We must also help young people build “Bridges to the Future” - that is the name, in fact, of one of our new scholarship programs. Our philosophy is to build leadership for tomorrow by educating the young on the basis of academic potential – not on social status or family income. That philosophy is at the core of our Aga Khan Academies program.
Many of you were present three years ago when we laid the foundation stone for a new Aga Khan Academy at Maputo. It will be part of an 18 school network - in 14 different countries - all teaching the international baccalaureate curriculum. This system of schools will have significant commonalities. Each one, for example, will be supported by a Professional Development Center - a place for teaching the teachers - using best practice techniques from around the world. These teachers will serve both the Academy and other schools in Mozambique.
In all of these Schools, moreover, our watchword will be “Pluralism” as we develop leaders who can deal effectively with diverse peoples in a globalizing world.
Some commonalities will be easier to develop than others. Here in Mozambique, for example, there is no tradition of residential primary and secondary schools, and there is not a great deal of experience in educating in English. Yet both concepts - residential education and educating in both the national language and English - are two common goals for our wider network of academies. These are questions which we must resolve with prudence - pursuing sound long-term goals, but understanding short-term realities.
On the economic development front, we are planning a new garment factory for export, employing some 700 women in the first phase. We expect the project to begin next June - but its success will depend again on partnership - through an enabling labour environment.
Power generation and rural electrification is another critical area. The Aga Khan Fund for Economic Development recently played a central financing role for one the largest hydroelectric projects in African history, in Uganda - at Bujagali on the Upper Nile. We hope now to apply that experience to projects in Mozambique. Meanwhile, we have also invested in a new fibre optic cable linking Southern and Eastern Africa (including Mozambique ) with Mumbai in India and Marseille in France. This link will enable low cost broadband access to rural communities within Mozambique, and will require additional investment in the existing backbone structure.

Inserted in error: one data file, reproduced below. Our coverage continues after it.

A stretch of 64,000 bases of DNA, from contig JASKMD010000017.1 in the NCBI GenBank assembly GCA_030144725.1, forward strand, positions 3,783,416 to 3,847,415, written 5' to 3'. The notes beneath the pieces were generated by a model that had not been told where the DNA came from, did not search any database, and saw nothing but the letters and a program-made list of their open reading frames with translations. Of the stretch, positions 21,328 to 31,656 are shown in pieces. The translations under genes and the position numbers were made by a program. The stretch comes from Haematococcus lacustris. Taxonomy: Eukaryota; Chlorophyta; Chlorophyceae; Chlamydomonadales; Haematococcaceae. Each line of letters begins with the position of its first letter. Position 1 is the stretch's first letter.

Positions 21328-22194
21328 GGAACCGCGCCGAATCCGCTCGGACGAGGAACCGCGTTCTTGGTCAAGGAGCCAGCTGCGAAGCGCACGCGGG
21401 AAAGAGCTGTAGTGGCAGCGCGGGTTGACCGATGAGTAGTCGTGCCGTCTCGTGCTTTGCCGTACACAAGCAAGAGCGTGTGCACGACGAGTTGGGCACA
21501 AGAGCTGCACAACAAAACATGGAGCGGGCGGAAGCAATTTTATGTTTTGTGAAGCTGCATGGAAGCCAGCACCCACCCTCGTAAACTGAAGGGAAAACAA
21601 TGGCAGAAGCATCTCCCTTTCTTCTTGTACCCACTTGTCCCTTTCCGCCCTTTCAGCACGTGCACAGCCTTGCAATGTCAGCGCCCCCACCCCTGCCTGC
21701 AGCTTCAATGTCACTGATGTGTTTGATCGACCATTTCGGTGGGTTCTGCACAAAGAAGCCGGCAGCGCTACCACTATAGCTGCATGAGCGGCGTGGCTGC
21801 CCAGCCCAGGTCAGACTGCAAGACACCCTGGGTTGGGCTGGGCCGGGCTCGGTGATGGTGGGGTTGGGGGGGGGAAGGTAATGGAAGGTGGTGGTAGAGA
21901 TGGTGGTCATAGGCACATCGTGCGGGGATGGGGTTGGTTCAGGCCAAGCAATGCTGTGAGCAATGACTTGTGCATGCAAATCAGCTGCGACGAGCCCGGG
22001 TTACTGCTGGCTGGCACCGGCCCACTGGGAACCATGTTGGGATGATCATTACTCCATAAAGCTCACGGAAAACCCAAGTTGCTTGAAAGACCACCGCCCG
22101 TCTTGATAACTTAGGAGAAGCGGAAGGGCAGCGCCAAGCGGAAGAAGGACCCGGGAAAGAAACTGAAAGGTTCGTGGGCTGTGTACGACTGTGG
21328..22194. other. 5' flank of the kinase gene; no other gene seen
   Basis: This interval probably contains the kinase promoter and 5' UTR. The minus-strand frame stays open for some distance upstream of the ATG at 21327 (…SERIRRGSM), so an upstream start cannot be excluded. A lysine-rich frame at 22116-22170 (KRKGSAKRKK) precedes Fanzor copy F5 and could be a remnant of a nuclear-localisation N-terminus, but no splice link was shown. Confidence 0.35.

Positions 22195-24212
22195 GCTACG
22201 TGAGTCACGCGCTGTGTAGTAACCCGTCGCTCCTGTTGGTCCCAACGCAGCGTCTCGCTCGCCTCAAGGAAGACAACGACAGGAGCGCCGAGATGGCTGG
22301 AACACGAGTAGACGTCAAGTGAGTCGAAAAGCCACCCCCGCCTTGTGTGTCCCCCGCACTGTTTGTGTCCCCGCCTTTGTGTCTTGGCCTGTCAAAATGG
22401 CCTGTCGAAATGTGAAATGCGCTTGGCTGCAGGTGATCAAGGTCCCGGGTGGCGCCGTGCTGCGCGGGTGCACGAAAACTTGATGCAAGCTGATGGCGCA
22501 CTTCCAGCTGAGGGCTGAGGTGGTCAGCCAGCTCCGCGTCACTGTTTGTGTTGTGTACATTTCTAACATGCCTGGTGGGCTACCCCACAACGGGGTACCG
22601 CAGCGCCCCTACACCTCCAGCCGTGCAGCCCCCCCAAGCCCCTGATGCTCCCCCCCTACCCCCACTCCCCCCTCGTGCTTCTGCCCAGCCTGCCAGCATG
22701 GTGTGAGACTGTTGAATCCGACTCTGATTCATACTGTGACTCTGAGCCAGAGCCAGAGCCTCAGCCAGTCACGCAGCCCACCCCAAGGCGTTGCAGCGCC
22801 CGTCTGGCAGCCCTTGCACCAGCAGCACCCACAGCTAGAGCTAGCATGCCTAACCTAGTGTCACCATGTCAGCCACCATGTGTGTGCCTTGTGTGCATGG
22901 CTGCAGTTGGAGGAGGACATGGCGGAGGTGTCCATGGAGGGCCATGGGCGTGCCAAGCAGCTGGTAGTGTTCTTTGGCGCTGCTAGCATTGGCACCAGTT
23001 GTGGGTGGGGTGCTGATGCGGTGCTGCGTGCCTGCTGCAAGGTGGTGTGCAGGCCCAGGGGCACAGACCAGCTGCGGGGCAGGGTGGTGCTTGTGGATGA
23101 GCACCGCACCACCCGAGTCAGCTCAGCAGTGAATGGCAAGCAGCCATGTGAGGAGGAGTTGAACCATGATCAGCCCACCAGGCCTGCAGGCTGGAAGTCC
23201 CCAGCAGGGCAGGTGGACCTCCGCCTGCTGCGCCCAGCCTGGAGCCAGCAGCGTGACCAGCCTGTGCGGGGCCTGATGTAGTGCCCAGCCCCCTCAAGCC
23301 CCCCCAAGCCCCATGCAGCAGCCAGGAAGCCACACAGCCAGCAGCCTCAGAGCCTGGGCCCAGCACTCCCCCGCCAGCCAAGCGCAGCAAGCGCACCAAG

While these major infra-structure projects move ahead on one hand, we also work at the micro level - in some 146 villages, including 21,000 households, in Cabo Delgado, for example. There the selling of cash crops, the storage of food, the development of diverse income sources and the creation of Village Development Organizations, have all become commonplace in a very short time. New rural development programs are helping to increase crop yields, to circulate health and nutrition information, and to expand inoculations and sanitation programs.
A recent World Bank report strongly recommends that the countries of Africa should improve agricultural productivity - as the government of Mozambique is working to do. Yet - our experience, particularly in Asia, teaches us that a time will surely come when agricultural productivity can simply go no further - the growth potential will simply run out. And, when that occurs, agricultural economies must seek new activities to sustain their populations.
This scenario may be many years ahead in the case of Mozambique, but diversifying the economy deserves immediate thought. One area where that can start happening now, in my belief, is the leisure and travel sector. AKDN has devoted considerable resources to expanding this sector. We are about to launch, for example, a major renovation project at the Polana Serena Hotel in Maputo, and we see enormous potential for extending into Mozambique our East African safari circuit of travel facilities.
At the same time, in and around Pemba, micro credit projects are creating new economic opportunities - we anticipate a tripling of these programs to the 3 million dollar level over three years. We have also noted the President’s concern about the lack of financial services in rural areas and are ready to address this concern by establishing a rural micro finance bank in northern Mozambique.
In all of these ways, then, our commitment is to add to the foundations you have already laid for future progress. As we do, we realize more and more, with each passing day, the importance of effective partnerships.
It is in that spirit of partnership, then, that I come to Mozambique, grateful for what we have done together in the past, and inspired by the things we will be attempting together in the future. We are proud that we can join you in the great, continuing story of Mozambican progress.